But first, Compaq and agency DDB Worldwide must turn out a campaign saying that.
Compaq and the New York shop are wrestling with how to articulate this identity and bring it to life in the next iteration of a global brand campaign originally slated for this month (AA, July 19).
SLOWING THE AD-MAKING
The slow process is bogged down by Compaq's highly decentralized culture, where marketing traditionally is done by divisions; the ouster this spring of President-CEO Eckhard Pfeiffer and its aftermath; and the sudden resignation in July of Andrew Salzman, VP-worldwide advertising and brand strategy.
The campaign is to break in October, a Compaq spokesman confirmed. Executives close to the situation said that Michael Capellas, Compaq's new president-CEO, is involved in reviewing every piece of the creative and strategy.
That strategy revolves around painting Compaq as the non-stop Internet computing company, and people close to the company said creative -- the result of six months of painstaking work -- is more tactical in nature rather than communicating a big idea.
Compaq and DDB executives declined comment.
"It's not a big splash, it's a 'we're ready for the Internet' kind of advertising," said one executive who added, "They [DDB] don't have the answer."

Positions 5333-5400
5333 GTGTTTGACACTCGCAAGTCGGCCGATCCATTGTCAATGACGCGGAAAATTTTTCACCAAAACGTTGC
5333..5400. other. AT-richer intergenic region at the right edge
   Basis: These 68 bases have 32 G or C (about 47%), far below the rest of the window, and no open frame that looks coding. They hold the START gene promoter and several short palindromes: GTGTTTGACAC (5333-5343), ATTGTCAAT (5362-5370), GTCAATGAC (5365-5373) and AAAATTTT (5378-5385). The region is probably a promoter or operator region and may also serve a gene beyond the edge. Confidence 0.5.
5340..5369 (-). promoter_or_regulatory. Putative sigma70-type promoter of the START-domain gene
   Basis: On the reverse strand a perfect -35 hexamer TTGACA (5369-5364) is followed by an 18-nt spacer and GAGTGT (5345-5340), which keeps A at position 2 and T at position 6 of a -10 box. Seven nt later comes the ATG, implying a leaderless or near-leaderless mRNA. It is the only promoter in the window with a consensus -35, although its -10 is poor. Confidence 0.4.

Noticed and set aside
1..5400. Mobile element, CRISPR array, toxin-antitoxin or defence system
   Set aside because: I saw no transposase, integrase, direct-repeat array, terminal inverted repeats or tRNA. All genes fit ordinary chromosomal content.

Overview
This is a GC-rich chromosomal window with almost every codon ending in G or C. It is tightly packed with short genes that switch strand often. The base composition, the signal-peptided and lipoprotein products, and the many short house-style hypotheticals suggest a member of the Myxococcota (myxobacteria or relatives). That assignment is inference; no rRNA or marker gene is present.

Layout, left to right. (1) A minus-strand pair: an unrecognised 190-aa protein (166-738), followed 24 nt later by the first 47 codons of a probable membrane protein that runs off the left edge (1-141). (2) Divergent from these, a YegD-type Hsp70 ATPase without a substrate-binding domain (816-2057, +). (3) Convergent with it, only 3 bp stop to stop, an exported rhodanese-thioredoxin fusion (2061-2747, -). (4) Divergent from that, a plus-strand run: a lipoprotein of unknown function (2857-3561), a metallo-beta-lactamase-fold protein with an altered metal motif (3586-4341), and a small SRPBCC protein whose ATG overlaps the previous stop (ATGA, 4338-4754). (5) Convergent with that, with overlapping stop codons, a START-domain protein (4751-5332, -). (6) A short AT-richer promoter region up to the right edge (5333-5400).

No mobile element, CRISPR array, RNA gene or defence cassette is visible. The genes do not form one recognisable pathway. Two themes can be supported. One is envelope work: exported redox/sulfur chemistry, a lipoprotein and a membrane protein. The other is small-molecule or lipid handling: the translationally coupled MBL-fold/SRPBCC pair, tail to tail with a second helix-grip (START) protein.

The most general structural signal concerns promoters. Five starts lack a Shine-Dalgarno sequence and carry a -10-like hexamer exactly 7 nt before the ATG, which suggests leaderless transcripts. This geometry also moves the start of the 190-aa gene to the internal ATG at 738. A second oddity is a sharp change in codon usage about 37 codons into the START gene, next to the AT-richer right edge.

DDB is said to be under enormous pressure on the $300 million account.
And that pressure could be compounded if Compaq names a chief marketing officer in the near term.
A search reportedly is under way.
Two names have surfaced in conjunction with the search: Mary Allard, Digital Equipment Corp.'s former VP-worldwide marketing communications, and David Middleton, a veteran Compaq communications executive who is serving as interim ad czar.
Ms. Allard had close ties to DDB, the agency for Digital, acquired by Compaq last year.
But Compaq's global brand conundrum isn't new. After Compaq broke with Ammirati Puris Lintas, New York, in June 1998, DDB came up with the red "Q" and the tag, "Better answers." But "Q," as it turns out, doesn't give Compaq a real strategic position or define why customers should do business with it.
Observers said "Better answers" most likely will be scrapped, although it remains to be seen if the infamous "Q" will live or die.
ARTICULATING THE BRAND
The challenge, as described by one executive close to the marketer and agency, remains how to convey Compaq's overall company position vs. IBM Corp. and/or Sun Microsystems, and how to depict it in a powerful, persuasive way.
While "Q" represented questions tied to answers supplied by Compaq, it doesn't say anything about what the company stands for, an insider said.
DDB reportedly is taking Compaq through its "brand foundations" process, which will ultimately come up with a kind of brand manifesto.
"They should have started with it and tried to figure out a way to get the best expression of this," one person with knowledge of the situation said, "It's like having the wrapping paper without figuring out what they want to wrap."